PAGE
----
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NBA PLAYOFFS

Odd Couple Comes Through for Chicago

Pro basketball: Rodman's energy and and Jordan's scoring lead Bulls past Hawks and into Eastern Conference finals.

May 14, 1997|BILL DWYRE | TIMES SPORTS EDITOR

CHICAGO — Chicago's wonderful pro basketball team, led by one player who is the full bull and one who is just full of bull, finished off the Atlanta Hawks in the Eastern Conference semifinals of the NBA playoffs here Tuesday night.

Michael Jordan, on an off-shooting night of nine for 23 from the floor, still led the way with 24 points in the Bulls' 107-92 victory. It was a victory that sent Chicago's defending champions into the Eastern Conference semifinals against the winner of the New York Knicks-Miami Heat series, currently led by the Knicks, 3-1, going into tonight's game at Miami.

Dennis Rodman, on an on-shooting night of four for 10, actually helped the Bulls in ways other than attracting attention and league fines. Rodman, in double scoring digits about as often as Jordan is not, ended up with 12 points, including a pair of three-point baskets. Indeed, for this night, the worm turned into a scorer.

But just as predictable as it was that Jordan would continue to be a man for all seasons and Rodman a man for no reasons, it was predictable that the Bulls would wrap this series up here in Game 5.

They lead the NBA in home-playoff winning percentage with 81-28, a .743 mark, just ahead of the Lakers' 200-71 and .738. And they were playing in the shiny new United Center, where they have a 16-3 playoff record and were in front of the usual warm, fuzzy, ga-ga local crowd of 24,544. That marked the 483rd consecutive sellout for the Bulls, dating to Nov. 17, 1987 and including many years in decrepit old Chicago Stadium.

The Bulls, getting a shocking offensive spurt from Rodman late in the first quarter, ran off to a 33-27 lead that stretched quickly to 40-27 early in the second. After that, the game Hawks kept chipping away as best they could, but never got it closer than seven points at 84-77 early in the final period.

"Everytime we got it close, there was a foul called or we didn't defend the perimeter," said Lenny Wilkens, Atlanta coach. "Then they'd hit a shot and that will kill you."

So will rebounding statistics that showed the Bulls beating the Hawks on the offensive boards, 25-3.

Rodman, whose job it is--between posing in the near-nude for covers for his books or kicking sideline camermen in the groin--to rebound, gathered in nine of those, including four on the offensive boards.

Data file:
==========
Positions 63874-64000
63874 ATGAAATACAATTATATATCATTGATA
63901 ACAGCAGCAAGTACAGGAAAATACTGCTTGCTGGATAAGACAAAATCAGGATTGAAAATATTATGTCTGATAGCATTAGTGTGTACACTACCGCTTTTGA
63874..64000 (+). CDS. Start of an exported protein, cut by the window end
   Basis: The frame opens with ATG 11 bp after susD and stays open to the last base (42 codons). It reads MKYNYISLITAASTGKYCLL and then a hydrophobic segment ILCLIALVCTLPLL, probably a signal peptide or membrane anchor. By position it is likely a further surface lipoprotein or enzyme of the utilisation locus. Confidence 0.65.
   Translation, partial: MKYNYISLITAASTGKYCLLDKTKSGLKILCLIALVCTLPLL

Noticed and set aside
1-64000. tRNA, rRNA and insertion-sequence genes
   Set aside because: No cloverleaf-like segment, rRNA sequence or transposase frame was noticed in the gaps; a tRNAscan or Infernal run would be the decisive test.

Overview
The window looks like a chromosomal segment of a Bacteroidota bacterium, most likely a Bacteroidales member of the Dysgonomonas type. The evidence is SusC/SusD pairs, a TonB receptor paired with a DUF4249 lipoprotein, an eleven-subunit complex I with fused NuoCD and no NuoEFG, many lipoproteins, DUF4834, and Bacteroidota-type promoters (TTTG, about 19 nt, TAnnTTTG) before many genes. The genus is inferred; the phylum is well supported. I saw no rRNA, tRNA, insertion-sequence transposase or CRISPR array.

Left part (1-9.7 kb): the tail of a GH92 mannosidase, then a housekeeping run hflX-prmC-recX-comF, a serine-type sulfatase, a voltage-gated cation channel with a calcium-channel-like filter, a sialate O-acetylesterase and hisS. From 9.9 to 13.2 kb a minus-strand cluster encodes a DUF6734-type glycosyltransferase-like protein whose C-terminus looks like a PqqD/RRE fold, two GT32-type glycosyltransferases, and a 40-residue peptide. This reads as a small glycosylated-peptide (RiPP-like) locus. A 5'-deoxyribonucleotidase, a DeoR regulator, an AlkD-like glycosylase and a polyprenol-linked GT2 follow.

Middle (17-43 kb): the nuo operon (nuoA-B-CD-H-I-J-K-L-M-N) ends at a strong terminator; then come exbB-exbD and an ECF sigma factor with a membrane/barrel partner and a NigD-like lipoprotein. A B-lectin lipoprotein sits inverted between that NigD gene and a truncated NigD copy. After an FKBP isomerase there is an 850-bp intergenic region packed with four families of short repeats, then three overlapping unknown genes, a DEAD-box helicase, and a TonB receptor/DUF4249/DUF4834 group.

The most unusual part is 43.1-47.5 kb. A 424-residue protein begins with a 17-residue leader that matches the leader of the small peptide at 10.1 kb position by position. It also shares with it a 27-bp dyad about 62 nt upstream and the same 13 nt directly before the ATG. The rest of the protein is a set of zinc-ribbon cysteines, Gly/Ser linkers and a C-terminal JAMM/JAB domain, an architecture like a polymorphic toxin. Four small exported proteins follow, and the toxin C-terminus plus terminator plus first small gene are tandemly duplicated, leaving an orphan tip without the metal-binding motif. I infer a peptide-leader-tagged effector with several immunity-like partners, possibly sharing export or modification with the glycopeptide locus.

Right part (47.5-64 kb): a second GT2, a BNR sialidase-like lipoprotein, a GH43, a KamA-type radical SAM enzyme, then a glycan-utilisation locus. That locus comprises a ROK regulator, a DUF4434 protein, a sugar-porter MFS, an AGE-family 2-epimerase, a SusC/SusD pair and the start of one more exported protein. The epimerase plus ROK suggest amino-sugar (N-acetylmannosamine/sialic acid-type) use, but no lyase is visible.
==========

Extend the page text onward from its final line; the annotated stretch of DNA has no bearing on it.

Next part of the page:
"He gave us great energy off the bench tonight," Bulls' Coach Phil Jackson said.

Rodman also gave the game various story lines, as usual, starting with the morning Chicago Tribune, which did a large story exploring the premise of whether the NBA referees, after putting up with a long season of Dennis the Menace, would actually let him play the least bit aggressively anymore.

Hanging from one of the rafters was a sign playing to the theme: "Let the Worm off the hook."

That story line then grew prior to the game, when the word spread that Darrel Garretson, head of NBA officials, had been fired Tuesday. Local radio stations heard that and ran with it, gleefully leaving their listeners with the thought that, just maybe, the league was saying that Garretson's refs had, indeed, been too tough of Rodman.

But the truth was that Garretson was not fired. He, in fact, was at the game and, according to NBA vice-president Brian McIntyre, got a contract extension earlier this season.

So Rodman, just to make sure there was no doubt that he would be a big deal again, after a few games of playing badly or almost not at all, finished his night by engaging Hawk center Dikembe Mutombo in a pushing match with just over two minutes left. Rodman got one technical for the initial contact, then one more for verbally taunting Mutombo, meaning that--surprise, surprise--he was ejected from the game.

As he left the floor, Rodman tore off his jersey and tossed it into the crowd, where the Bulls' faithful scrambled for it.

Separate from the sideshows, Jordan directed the tempo and made sure that the likes of Steve Kerr, 15 points, and hard-driving former Clipper Brian Williams, 12 points and eight of his 10 rebounds off the offensive board, stayed in the mix enough to win.

In the end, as usual, Jordan was the real difference. Monday night, Placido Domingo played here. Tuesday night, Jordan was the maestro.

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